Long-time West Mt. Airy resident Christopher Rittenhouse Bentley, 59, a multi-talented sailor, environmentalist, professional photographer and portraitist, licensed real estate agent (for Eichler & Moffly in Chestnut Hill), arborist, family historian, Impressionist painter, chef, supporter of progressive causes and gardener extraordinaire, passed away on Aug. 6 after a five-month battle with Acute Myeloid Leukemia.
“Chris made every space he inhabited more beautiful and every gathering more interesting,” said his older brother, Alden, Reuters Wall Street editor for 26 years. “He was passionate about so many things. Growing up, we were together all the time. Our dad (Paul Cody Bentley) was almost always gone because he was a merchant sea captain, so our mom was almost like a single mother, and we were all very close.”
Chris was particularly proud of the fact that he was a direct descendant of David Rittenhouse (1732-1796), for whom Rittenhouse Square in center city and Rittenhouse Street in Germantown were named. According to his biography on Wikipedia, David Rittenhouse was born in Roxborough, and although he was entirely self-taught and home schooled, he became the new nation's most prominent scientist as an astronomer, clockmaker and inventor.
And David's great-grandfather, William Rittenhouse (1644-1708), who came here in 1688 from the Netherlands, was a Mennonite preacher in Germantown as well as builder of the first paper mill in North America. For the next 40 years the Rittenhouse family members were the only paper makers in America. Historic Rittenhouse Town in Germantown has been visited by generations of schoolchildren who are shown how paper was made in the 17th and 18th centuries.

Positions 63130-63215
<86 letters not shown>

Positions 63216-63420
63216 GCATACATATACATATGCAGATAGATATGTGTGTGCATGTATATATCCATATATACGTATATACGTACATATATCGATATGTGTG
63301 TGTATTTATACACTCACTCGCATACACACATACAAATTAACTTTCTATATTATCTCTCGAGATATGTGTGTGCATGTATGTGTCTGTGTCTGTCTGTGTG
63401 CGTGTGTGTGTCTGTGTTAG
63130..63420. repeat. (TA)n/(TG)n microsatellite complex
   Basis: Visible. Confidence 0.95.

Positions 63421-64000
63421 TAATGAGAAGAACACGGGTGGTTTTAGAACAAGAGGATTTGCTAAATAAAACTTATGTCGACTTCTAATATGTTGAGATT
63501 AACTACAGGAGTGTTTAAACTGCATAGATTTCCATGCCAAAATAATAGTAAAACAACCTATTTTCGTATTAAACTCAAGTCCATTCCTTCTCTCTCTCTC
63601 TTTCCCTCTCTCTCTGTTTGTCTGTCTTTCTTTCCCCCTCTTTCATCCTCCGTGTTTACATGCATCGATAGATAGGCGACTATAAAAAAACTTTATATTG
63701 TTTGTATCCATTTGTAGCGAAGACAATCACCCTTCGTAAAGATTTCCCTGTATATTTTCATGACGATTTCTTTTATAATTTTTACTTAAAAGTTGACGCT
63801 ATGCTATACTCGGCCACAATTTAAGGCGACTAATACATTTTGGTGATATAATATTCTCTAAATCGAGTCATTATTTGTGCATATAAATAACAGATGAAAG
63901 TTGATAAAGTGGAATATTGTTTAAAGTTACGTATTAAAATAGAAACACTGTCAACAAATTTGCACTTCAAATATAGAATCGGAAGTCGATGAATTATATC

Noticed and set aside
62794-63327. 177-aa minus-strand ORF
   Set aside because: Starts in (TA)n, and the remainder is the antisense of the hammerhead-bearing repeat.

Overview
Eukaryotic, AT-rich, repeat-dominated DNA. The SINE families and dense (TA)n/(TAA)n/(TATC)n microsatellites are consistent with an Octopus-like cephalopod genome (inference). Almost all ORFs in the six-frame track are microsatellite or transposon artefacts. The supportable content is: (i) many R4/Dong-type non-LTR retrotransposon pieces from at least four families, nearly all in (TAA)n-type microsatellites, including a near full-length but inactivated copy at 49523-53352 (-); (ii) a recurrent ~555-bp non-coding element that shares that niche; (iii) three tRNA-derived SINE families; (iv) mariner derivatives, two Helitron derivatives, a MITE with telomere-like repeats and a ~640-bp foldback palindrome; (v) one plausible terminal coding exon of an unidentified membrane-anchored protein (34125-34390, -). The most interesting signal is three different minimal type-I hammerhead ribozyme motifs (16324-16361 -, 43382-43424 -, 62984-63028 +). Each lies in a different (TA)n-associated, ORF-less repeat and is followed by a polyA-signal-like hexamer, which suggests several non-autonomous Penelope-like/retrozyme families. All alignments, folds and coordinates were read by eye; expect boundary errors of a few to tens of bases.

“Our line came down from David Rittenhouse,” said Aldan, who grew up with Chris on a farm in New Hope. “I still have sheets of paper from Rittenhouse Town. My mom's dad bought her a gourmet food store in New Hope that was later moved to Peddler's Village. She was a feminist and was active in Planned Parenthood,” (Their late mother, Alice, grew up on Roumfort Road in Mt. Airy and graduated from GFS.)
Chris met his future wife of 31 years, Wendy Wurtzburger, now 63, a native of Memphis, Tennessee, at a party in Brooklyn in the 1980s. “I was working for Abraham & Strauss at the time,” she recalled last week. “On our first date, we were supposed to meet at a restaurant on McDougall Street in Greenwich Village. He showed up two hours late! He had been on a photo shoot on a boat. He was never late after that … And he was a full-time dad. That's important!”
Chris graduated from Maine Photographic Workshop, earned a BA in political science at the University of Vermont, where he was photo editor of the student newspaper, the Vermont Cynic, and attended the Lawrenceville School in New Jersey. He was a member of Les Cheneaux Yacht Club in Michigan and was on the boards of Friends of the Wissahickon and Rittenhouse Town.
Chris and Wendy lived in Chestnut Hill for six years while looking for that idyllic place to call home. They finally found it in 2001: a 4.4-acre property in West Mt. Airy bordering on Wissahickon Park with a very impressive 1840s farmhouse that has historical significance. It was built at the behest of William Gorgas for his daughter. Gorgas, whose name lives on in Mt. Airy's Gorgas Lane, was an owner of sugar and tobacco mills along Wissahickon Creek. The house was created by Frank Mills Day, a renowned 19th century architect. Vintage portraits of Bentley's ancestors still hang in the house.
“Chris did a great deal of research on the house,” said Wendy, a long-time fashion expert for Anthropologie. “It meant a lot to him to live here because he loved the history so much … Almost every day during Covid, we went into the park. If Chris saw a tree down, he would take a picture of it and send it in. He would get upset if he saw that people had left their trash on the ground.”
Chris and Wendy loved to cook, collect art and design their gardens and habitats. They also own a home in Cedarville, Michigan, on Lake Huron, where Chris loved to sail.
Chris is survived by his wife, Wendy; his children Charles, 27, of Brooklyn NY, a graphic designer, and Reuben, 26, of Philadelphia, a chef (formerly at Mica in Chestnut Hill); brother Alden, of Bloomfield NJ; aunt and uncle John and Helene Bentley, of Cincinnati, OH, and aunt Barbara Rawls of Villanova.
Services and interment were private. In lieu of flowers, a donation may be made in Christopher's name to Friends of the Wissahickon.